Jun 22 2015
While we all love to enjoy summertime activities like gardening, picnic, backyard barbecues and playing with the kids in the yard, many of us across the country have one thing in common: Tiny mosquitoes can sometimes be HUGE troublemakers! Not only do they annoy us with their buzzing and itchy bites, but they also transmit various diseases. So, it is a good idea to try to get rid of these pests near your home. You certainly won’t miss them when you are enjoying your favorite backyard activities.
Begin by eliminating standing water. Mosquitoes need less than one inch of standing water in which to lay their eggs. Make an effort to eliminate standing water around your home by emptying bird baths or fill them with fresh water daily. Dump out buckets and pales of standing water. Cover or store things that tend to catch and hold water in your yard or on your back porch like empty flower pots, patio furniture or the kid’s plastic toys. Wading pools, dog dishes, sandbox toys and old tires are all great places for water to collect that will attract mosquitoes sooner or later. Also check your yard for areas where water tends to stand after a rain or after you’ve used the hose or sprinkler. Whether it is in a flower garden or the middle of your yard, areas that hold pockets of water should be leveled with fill dirt to prevent standing water. Finally, check your gutters. Clear any debris from your gutters as clogged gutters are an attractive place for mosquitoes.
While water is a main mosquito attraction, they can be found in dry spaces and places that provide cover during the day. Shrubs, bushes and ornamental grasses are wonderful for landscaping, but they are also a wonderful place for mosquitoes to congregate during the heat of the day. Keep your shrubs trimmed and your lawn mowed. Remove weeds as well. All of these things will attract mosquitoes to your backyard if left unattended.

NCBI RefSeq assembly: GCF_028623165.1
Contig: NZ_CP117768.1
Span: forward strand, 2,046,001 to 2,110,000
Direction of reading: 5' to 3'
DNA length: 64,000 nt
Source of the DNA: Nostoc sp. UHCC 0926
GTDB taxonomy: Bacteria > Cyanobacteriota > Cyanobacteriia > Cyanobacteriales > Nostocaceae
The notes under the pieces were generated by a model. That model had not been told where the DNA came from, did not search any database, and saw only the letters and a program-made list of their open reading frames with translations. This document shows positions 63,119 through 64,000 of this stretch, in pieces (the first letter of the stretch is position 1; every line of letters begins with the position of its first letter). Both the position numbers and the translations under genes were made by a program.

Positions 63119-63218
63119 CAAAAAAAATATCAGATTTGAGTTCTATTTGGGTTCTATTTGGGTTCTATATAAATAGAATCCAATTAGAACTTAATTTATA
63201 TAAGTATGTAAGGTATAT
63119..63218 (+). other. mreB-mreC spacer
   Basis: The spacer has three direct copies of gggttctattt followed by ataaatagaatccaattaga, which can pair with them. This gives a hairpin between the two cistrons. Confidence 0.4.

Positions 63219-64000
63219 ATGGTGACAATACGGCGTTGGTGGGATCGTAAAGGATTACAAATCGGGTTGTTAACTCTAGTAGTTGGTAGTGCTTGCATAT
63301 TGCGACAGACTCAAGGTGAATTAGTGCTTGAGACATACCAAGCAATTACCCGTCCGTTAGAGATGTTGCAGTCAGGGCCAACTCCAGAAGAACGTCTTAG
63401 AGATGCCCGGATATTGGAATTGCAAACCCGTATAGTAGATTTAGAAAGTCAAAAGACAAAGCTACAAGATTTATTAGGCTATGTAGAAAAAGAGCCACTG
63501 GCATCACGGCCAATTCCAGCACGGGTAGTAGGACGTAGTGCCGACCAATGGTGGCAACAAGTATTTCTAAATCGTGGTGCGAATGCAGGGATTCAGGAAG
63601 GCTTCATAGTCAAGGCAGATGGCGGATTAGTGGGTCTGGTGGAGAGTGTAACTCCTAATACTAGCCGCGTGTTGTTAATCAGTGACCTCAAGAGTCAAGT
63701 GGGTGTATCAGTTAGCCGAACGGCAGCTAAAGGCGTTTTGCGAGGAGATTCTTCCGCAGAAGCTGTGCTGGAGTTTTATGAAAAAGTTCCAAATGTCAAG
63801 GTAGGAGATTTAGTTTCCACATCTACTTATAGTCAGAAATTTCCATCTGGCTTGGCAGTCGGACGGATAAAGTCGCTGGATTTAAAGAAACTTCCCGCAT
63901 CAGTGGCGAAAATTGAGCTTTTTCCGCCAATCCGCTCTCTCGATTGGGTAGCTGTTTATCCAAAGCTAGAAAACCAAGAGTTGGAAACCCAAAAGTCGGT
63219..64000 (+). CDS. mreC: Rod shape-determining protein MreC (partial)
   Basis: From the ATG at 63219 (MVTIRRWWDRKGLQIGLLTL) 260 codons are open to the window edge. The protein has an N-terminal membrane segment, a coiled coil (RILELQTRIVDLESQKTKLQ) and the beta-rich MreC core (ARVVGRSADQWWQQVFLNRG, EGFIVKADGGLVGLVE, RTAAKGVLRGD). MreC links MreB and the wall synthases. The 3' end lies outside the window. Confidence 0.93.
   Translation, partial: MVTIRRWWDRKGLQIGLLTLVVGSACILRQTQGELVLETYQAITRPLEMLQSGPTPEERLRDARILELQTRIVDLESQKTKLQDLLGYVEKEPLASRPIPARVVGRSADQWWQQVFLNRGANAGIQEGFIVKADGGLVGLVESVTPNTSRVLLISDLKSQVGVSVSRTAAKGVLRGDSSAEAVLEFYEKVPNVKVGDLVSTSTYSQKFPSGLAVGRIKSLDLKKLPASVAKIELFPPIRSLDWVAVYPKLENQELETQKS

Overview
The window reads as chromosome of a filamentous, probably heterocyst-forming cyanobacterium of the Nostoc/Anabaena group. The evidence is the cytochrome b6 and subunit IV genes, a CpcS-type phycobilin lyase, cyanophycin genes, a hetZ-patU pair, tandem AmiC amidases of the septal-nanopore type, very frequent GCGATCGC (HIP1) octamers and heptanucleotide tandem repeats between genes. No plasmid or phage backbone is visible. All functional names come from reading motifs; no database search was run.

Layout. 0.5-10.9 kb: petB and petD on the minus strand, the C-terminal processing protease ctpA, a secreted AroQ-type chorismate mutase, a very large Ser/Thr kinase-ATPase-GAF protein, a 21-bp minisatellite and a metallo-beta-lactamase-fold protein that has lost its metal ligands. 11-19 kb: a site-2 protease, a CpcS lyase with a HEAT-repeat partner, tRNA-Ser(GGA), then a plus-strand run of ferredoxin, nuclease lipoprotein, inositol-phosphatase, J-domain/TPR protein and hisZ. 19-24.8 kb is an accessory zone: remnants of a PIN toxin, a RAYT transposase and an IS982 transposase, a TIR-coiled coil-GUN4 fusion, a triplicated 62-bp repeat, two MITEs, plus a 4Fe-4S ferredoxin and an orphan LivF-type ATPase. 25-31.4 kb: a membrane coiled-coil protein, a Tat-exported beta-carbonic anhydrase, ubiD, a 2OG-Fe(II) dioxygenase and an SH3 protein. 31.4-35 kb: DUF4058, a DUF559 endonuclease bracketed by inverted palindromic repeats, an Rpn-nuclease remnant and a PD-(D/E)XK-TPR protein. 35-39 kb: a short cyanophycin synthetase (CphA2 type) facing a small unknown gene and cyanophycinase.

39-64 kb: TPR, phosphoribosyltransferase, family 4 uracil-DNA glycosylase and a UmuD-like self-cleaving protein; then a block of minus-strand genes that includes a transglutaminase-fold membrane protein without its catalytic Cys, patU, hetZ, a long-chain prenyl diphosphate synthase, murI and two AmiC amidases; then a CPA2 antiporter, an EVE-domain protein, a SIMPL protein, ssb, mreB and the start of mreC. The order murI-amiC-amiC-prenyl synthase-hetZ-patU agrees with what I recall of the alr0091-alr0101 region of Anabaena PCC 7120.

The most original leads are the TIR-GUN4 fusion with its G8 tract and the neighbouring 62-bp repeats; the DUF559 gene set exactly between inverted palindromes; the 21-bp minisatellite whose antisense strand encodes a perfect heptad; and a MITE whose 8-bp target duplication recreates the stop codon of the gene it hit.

Consider natural insect repellants for your backyard. Some plants are natural repellents for mosquitoes and other insects and they blend nicely with other landscaping vegetation. Consider planting catnip, rosemary or marigolds.
Using electric outdoor fans on your patios and porches or burning citronella candles when outdoors will help create an environment that isn’t very inviting to mosquitoes. If you create an unfriendly environment for mosquitoes, you’ll actually increase your own outdoor comfort level!
At night, turn out porch lights if it isn’t necessary for them to light your porch or entry. Porch lights will attract mosquitoes and other insects after dark. You only need to open your front door one time while these critters are swarming around your porch light, and you’ll quickly have some winged and buzzing guests inside your home. If you need to have the porch light on at night, consider using LED bulbs. These bulbs do not put off as much heat at incandescent bulbs and are therefore less inviting to mosquitoes. Additionally, check window screens for holes and repair them to keep mosquitoes from entering your home.
With a little effort, you can make your home and backyard a little less mosquito friendly and a lot more people friendly.